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Packers-Vikings Q&A: Minnesota’s offensive shift under Stefanski, Kubiak

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Ted Glover of SB Nation’s Minnesota Vikings blog Daily Norseman answers our questions about the team.

Philadelphia Eagles v Minnesota Vikings Photo by Stephen Maturen/Getty Images

On Monday, the Green Bay Packers see the division-rival Minnesota Vikings for the second time in 2019. Ted Glover of Daily Norseman kindly volunteered to answer our questions about the Vikings and provide some insight into their strengths and weaknesses.

APC: The Vikings have now gone through nearly a full season with Gary Kubiak as an offensive analyst and Kevin Stefanski as the offensive coordinator. How does the offense compare to last year’s version with John DeFilippo and an interim Stefanski as the play-callers, and what are the unit’s strengths?

It’s a fairly stark contrast. DeFilippo was a guy that was very pass oriented; when he was fired late last season the Vikings pass-run ratio was something like 65-35. Part of that was the Vikings inability to effectively run the ball, but that could also be argued it was a chicken and egg situation. Was the Vikings run game really bad, or was it because DeFilippo would abandon the run too early and not allow it to develop? To defend DeFilippo a bit, the Vikings offensive line was a tire fire, and Dalvin Cook was coming off an ACL injury in 2017 and missed an additional five games last year due to a hamstring injury, so it could be argued the former, and that passing was the only way the Vikes could move the ball.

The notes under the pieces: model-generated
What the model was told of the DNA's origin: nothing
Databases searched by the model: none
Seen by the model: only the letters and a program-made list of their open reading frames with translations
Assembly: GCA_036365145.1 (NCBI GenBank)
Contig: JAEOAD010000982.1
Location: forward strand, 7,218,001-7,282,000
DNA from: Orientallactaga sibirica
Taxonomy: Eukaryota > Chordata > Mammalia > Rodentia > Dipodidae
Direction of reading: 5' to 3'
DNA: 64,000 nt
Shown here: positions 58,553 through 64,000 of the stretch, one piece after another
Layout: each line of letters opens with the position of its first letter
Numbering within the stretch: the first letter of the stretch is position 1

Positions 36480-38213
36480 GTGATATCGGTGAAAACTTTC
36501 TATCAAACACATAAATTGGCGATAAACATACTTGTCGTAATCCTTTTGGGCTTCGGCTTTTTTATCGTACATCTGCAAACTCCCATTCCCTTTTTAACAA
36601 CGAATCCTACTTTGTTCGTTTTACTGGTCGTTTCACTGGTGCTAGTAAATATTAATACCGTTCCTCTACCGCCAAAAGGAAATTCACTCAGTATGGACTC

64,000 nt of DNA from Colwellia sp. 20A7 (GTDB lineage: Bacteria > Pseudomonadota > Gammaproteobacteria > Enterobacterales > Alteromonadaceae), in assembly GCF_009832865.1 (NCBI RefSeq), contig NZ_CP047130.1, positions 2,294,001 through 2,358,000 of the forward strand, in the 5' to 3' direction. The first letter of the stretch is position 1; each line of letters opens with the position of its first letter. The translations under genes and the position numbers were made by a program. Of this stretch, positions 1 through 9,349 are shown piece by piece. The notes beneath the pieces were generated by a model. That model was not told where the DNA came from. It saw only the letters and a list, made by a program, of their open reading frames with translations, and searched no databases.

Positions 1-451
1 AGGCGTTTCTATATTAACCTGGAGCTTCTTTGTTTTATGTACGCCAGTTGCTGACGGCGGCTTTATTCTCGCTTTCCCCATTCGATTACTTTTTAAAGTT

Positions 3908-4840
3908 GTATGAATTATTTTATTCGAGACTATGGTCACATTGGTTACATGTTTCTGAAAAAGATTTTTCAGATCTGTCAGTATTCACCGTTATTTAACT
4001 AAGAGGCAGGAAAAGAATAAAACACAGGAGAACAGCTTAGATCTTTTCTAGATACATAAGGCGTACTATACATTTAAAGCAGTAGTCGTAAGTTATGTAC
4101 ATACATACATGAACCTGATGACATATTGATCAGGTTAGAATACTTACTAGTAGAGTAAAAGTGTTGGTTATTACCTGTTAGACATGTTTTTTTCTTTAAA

This year, Minnesota has run the ball more than they have passed. To date, Kirk Cousins has attempted 413 passes while the Vikings have run it 434 times, a 51-49 run pass split. A lot of that has to do with a healthy Cook and a vastly improved offensive line, a unit that seems to have put some early season struggles behind them. Minnesota has gone from the worst rushing attack in the NFL to fourth, and they are just outside of the top 10 in passing yards, at 12th. Stefanski is a dynamic play caller, too. He has a good feel for the flow of the game, understands the strengths of his offense, and has done an excellent job of run-pass balance. Even in week 2, when the Vikings went down 21-0 early to the Packers, they stuck with Cook, didn’t get one dimensional, and fought their way back into the game.

The strength of the Vikings offense is the balance, and for that we have to point to the improved offensive line. This unit underwent an extreme makeover in the off-season, and they struggled early, but over the last 4-5 games they seem to have really come together and become an effective unit. They can open holes for Dalvin Cook, who is among the league leaders in rushing, or give Cousins solid pockets to throw to one of his many receiving options. Cook is banged up and I’m not sure if he’ll play, but his backups are Alexander Mattison, Ameer Abdullah, and Mike Boone, and they’ve all looked good in relief. Adam Thielen is back, Stefon Diggs is over 1,000 yards receiving again, and the Vikings have re-discovered the tight end with both Kyle Rudolph and Irv Smith, Jr., making plays in recent games.

We’d like to thank Ted. Be sure to check out the rest of our Q&A session with Daily Norseman over the course of the week as well as our Q&A session over there. As always, keep your internet machines tuned to Acme Packing Company this Monday for our comprehensive game-day coverage of Packers versus Vikings.